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Air and Combustion: Oxygen

4.0 Air and Combustion

4.4 Oxygen

We have learnt that oxygen can be obtained from fractional distillation of liquefied air (Section 4.2). How else can oxygen be obtained?

How can we prepare oxygen gas in the laboratory?

Materials and substances required
  1. Hydrogen peroxide
  2. Manganese (IV) oxide
  3. Flask, retort stand dropping funnel, delivery tube, gas jar, wooden splint

Set-up preparation of oxygen in the laboratory high school chemistry

Alternative A: Direct collection in a gas jar

preparation of oxygen in the laboratory high school chemistry

Alternative B: Collection over water

The tap is partially opened to add hydrogen peroxide (dilute solution, about 20%) dropwise to manganese (IV) oxide. Reaction occurs, producing oxygen gas which flows into the gas jar. The gas can be tested for smell, effect on litmus paper, and glowing splint.

Open the video below, preparation and properties of oxygen gas,

(Courtesy Youtube - To Prepare Oxygen & Examine its Properties by Simple Science & Maths) and take observations.

Questions 4.4(a)

  1. State the observations made when hydrogen peroxide is added to manganese (IV) oxide
  2. What is the colour of oxygen gas?
  3. What is the effect of oxygen gas on a glowing (not burning) wooden splint?
  4. What is the effect of oxygen gas on burning magnesium and glowing charcoal?
  5. What is the effect of oxygen gas, if any, on wet blue and red litmus paper?
  6. Does oxygen burn? Give a reason for your answer.
  7. In the Alternative A arrangement, the gas jar was initially full of air. Based on what has been observed, is oxygen gas denser or less dense than air? Explain your answer.
  8. Oxygen gas can be collected over water as in Alternative B. From this observation, does oxygen dissolve much in water?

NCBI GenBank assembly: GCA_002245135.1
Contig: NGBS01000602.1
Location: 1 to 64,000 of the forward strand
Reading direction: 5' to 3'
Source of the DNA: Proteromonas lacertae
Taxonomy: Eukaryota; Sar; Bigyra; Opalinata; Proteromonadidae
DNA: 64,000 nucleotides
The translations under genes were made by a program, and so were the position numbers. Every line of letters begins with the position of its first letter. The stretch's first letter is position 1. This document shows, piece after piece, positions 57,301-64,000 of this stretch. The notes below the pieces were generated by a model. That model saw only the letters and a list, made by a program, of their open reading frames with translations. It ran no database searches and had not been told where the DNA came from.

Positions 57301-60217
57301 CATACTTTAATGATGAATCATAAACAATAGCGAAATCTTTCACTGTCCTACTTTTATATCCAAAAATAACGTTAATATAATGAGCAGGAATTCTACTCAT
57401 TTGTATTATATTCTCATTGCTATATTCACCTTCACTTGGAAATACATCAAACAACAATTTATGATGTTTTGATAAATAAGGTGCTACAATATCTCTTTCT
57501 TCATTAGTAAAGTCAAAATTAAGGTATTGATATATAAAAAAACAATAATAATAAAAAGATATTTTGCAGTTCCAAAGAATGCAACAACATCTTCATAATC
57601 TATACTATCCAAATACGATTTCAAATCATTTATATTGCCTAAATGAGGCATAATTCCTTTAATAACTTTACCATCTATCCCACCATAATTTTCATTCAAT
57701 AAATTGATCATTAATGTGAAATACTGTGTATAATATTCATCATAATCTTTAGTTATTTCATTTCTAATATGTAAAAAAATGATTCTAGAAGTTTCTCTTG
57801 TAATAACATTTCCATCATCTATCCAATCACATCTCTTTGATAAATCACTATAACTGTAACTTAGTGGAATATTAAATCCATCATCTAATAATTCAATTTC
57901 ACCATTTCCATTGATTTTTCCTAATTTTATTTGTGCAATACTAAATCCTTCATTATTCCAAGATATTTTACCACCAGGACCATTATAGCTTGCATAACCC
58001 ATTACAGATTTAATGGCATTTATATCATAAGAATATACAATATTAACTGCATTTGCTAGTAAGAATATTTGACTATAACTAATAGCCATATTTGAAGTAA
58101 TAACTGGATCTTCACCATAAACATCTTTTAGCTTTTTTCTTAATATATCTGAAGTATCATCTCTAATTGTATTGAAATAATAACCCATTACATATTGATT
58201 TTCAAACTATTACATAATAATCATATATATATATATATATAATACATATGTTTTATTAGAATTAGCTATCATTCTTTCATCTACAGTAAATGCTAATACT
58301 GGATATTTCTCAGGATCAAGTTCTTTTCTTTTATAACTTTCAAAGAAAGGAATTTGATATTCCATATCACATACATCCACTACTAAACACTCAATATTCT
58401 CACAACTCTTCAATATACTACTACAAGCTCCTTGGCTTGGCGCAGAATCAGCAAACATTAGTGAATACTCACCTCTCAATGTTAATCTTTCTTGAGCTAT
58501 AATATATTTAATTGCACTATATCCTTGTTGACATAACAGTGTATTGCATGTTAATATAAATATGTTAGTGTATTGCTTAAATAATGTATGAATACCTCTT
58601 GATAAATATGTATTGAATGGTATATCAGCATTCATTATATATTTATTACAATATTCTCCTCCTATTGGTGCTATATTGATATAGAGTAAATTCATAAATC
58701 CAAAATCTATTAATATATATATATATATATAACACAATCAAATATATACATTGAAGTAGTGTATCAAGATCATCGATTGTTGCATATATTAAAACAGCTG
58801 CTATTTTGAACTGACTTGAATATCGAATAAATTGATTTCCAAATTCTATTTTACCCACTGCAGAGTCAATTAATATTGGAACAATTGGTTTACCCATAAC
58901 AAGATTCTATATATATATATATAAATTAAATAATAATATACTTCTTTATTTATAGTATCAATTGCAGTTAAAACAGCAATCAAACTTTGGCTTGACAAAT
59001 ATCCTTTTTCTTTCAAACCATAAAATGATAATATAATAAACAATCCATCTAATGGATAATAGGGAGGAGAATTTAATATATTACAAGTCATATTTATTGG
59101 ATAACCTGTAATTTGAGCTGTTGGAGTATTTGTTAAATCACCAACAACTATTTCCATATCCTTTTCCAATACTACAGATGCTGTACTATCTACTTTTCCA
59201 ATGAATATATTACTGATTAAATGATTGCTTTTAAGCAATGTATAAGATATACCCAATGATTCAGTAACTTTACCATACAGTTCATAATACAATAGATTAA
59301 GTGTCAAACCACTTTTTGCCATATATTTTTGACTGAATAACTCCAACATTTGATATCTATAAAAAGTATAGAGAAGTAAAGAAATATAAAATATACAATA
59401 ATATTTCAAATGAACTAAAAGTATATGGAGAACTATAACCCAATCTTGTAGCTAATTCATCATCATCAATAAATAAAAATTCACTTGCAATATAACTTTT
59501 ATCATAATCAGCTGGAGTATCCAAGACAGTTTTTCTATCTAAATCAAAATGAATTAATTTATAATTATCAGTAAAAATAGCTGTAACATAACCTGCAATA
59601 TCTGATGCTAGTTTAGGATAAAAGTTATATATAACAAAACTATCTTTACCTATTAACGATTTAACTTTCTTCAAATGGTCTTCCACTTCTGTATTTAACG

9. With the collection over water, the reaction is normally allowed to proceed for a few seconds before placing the gas jar to collect oxygen. Suggest a reason for this.

Answers to Questions 4.4(a)

In this reaction, manganese (IV) does not take part in the reaction; that is why it retains its black colour. But its presence is required to speed up the reaction. It is a catalyst. A catalyst is a substance which speeds up a chemical reaction but remains chemically unchanged.

NB: A close examination of hydrogen peroxide in the dropping funnel shows that it is producing small burbles, meaning it is already reacting. Manganese (IV) oxide only speeds up the reaction; it does not cause the reaction.

A catalyst is placed over the arrow, because it is neither a reactant nor a product.

In this case, hydrogen peroxide does not react with any substance. Rather, it decomposes (breaks up) into simpler substances: water and oxygen. Such a reaction is called a decomposition reaction.

At home

Hydrogen peroxide is commonly used as an antiseptic (to disinfect fresh wounds) and as a mouth wash to kill germs in the mouth.

Properties of oxygen gas

From our answers to Questions 4.4, the properties of oxygen are as follows

  1. It is colourless and odourless (has no smell).
  2. It is denser than air.
  3. It is neutral (has no effect on blue or red litmus).
  4. It is slightly soluble in water.
  5. It rekindles (relights) a glowing splint.

NB: Rekindling of a glowing splint is the test for oxygen. It is only oxygen gas that is both odourless and rekindles a glowing splint. Oxygen does not burn. But it supports burning.

Other than from hydrogen peroxide, how else can we obtain oxygen in the laboratory?

There are many other reactions which produce oxygen, including the following.

  1. Decomposition by heating (thermal decomposition) of potassium manganate (VII) oxide solid
    thermal decomposition of potassium manganate (VII) high school chemistry
  2. All the substances represented in this equation are solids except oxygen.

  3. Thermal decomposition of metal nitrates (e.g. sodium nitrate)
  4. Sodium nitrate and sodium nitrite are solids.

  5. Reaction between sodium peroxide (solid) with water
  6. Sodium peroxide is a solid. Sodium hydroxide forms a solution with water.

Use the table of Common Chemistry Laboratory Chemicals to identify the colours of manganese (IV) oxide, sodium nitrite, and sodium hydroxide.

Questions 4.4(b)

  1. From the information given in 1-3 above, suggest the arrangement you would use to prepare and collect oxygen from
    1. sodium peroxide and water
    2. potassium manganate (VII) or sodium nitrate
  2. How would you know when the gas jar is full? (Hint: Oxygen is colourless but rekindles a glowing splint.)

Answers to Questions 4.4(b)